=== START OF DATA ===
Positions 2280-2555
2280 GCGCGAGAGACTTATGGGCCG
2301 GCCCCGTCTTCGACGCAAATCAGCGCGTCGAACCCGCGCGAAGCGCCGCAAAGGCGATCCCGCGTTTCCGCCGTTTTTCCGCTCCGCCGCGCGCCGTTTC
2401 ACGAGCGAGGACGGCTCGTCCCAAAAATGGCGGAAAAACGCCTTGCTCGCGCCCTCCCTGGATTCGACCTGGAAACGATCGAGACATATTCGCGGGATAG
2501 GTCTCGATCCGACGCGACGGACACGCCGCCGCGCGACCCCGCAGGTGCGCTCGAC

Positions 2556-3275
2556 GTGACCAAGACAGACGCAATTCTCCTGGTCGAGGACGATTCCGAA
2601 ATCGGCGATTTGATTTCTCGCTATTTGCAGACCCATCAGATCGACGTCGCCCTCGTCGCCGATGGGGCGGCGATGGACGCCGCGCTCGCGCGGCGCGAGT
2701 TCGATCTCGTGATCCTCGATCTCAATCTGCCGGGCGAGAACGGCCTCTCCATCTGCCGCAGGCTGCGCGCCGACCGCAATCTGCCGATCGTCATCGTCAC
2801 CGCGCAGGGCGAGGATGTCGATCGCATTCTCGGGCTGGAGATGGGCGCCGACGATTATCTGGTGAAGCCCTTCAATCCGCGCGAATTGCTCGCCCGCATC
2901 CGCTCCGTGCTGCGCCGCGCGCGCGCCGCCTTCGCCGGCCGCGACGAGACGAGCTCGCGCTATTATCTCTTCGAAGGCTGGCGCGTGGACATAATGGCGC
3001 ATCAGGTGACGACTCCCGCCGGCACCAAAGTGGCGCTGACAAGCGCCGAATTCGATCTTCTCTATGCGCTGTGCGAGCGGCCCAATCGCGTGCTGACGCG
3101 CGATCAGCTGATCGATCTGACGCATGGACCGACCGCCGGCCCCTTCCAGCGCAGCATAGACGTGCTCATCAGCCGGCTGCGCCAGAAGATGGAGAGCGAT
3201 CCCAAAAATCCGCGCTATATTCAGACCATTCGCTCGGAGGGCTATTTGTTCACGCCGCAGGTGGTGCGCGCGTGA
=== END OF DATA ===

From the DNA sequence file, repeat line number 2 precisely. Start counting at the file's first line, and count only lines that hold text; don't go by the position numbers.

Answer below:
2280 GCGCGAGAGACTTATGGGCCG